Advertisements

How do I know thee: relations with adult children

Last week, an acquaintance told me that none of his four children really knows who he is. The distance is partly or largely his fault.  He hadn’t shared very much of his inner, nor, for that matter, his professional life.  That had been natural when they were young but it had built into a habit.  By the time they were adults, just when he really wanted them to know him, the habit had hardened and outlived its original purpose—or what he thought was his purpose—protecting them.   When Sam was with them now, he felt trapped within himself, unable to touch or be touched by the people he loved most.

A month or two before Sam’s mournful confession, his wife, Sarah, had shared her own. Hers was a different story but in the end, added up to the same thing.  Sarah was Sam’s opposite.  She was an open book with just about anyone who would listen, and she readily shared her feelings with her children, especially as they grew into and past adolescence.  With each passing year, though, they seemed to distance themselves from her by keeping conversations short and practical.  Now she feels unknown, too.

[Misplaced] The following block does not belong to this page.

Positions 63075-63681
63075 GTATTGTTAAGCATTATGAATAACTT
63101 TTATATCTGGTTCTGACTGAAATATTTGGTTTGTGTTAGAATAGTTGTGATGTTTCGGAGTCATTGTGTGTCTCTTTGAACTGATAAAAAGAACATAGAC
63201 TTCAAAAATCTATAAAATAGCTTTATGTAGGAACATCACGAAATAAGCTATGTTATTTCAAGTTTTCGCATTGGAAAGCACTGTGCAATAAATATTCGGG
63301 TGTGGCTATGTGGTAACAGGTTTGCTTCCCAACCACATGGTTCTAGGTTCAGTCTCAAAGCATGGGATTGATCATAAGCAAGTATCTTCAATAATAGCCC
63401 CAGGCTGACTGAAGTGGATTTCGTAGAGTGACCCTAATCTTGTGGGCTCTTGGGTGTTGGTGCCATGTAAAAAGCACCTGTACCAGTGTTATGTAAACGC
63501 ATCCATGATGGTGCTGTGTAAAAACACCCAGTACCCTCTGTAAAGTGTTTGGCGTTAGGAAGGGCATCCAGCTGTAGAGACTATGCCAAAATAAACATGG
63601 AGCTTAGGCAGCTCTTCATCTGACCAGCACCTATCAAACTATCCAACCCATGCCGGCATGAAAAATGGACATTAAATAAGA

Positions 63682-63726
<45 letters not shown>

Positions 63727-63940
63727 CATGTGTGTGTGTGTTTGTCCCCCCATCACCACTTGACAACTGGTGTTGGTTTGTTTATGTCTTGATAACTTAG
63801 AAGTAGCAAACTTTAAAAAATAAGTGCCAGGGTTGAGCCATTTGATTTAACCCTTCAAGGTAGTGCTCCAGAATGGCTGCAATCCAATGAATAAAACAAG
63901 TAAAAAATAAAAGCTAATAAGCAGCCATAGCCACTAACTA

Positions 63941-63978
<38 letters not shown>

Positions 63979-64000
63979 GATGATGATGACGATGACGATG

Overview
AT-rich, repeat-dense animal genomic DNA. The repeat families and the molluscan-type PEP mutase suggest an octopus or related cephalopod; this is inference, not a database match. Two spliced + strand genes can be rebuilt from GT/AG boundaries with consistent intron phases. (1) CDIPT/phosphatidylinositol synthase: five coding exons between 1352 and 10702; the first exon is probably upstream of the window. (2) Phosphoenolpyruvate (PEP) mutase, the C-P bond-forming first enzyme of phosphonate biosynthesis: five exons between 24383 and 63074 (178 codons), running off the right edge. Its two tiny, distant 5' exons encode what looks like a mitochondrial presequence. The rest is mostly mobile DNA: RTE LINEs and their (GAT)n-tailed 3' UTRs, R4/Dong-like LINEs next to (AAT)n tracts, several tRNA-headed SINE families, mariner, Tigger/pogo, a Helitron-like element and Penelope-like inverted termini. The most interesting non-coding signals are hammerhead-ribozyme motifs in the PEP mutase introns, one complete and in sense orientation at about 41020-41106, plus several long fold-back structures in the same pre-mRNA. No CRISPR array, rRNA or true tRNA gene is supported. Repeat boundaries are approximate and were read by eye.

There’s nothing strange, certainly nothing pathological about these experiences; they are shared by vast numbers of older adults and very hard to avoid.  But the distance, the yearning, the ache is palpable.